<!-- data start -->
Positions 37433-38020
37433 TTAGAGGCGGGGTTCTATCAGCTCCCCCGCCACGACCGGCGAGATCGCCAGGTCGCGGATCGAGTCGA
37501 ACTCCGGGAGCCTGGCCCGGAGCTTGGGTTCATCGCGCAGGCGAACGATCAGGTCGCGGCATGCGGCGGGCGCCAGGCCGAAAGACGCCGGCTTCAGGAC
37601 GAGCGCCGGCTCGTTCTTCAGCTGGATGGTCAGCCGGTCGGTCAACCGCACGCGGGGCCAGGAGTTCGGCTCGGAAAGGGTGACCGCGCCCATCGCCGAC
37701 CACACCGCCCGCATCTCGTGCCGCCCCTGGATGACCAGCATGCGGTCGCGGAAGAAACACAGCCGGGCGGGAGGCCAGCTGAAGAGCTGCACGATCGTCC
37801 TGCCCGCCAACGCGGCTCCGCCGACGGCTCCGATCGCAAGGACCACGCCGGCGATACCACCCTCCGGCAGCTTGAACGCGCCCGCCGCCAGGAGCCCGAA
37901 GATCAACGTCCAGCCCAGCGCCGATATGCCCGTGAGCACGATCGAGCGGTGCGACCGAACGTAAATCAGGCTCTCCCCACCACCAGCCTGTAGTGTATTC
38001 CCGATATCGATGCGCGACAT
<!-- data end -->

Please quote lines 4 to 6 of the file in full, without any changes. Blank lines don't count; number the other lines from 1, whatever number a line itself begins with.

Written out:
37601 GAGCGCCGGCTCGTTCTTCAGCTGGATGGTCAGCCGGTCGGTCAACCGCACGCGGGGCCAGGAGTTCGGCTCGGAAAGGGTGACCGCGCCCATCGCCGAC
37701 CACACCGCCCGCATCTCGTGCCGCCCCTGGATGACCAGCATGCGGTCGCGGAAGAAACACAGCCGGGCGGGAGGCCAGCTGAAGAGCTGCACGATCGTCC
37801 TGCCCGCCAACGCGGCTCCGCCGACGGCTCCGATCGCAAGGACCACGCCGGCGATACCACCCTCCGGCAGCTTGAACGCGCCCGCCGCCAGGAGCCCGAA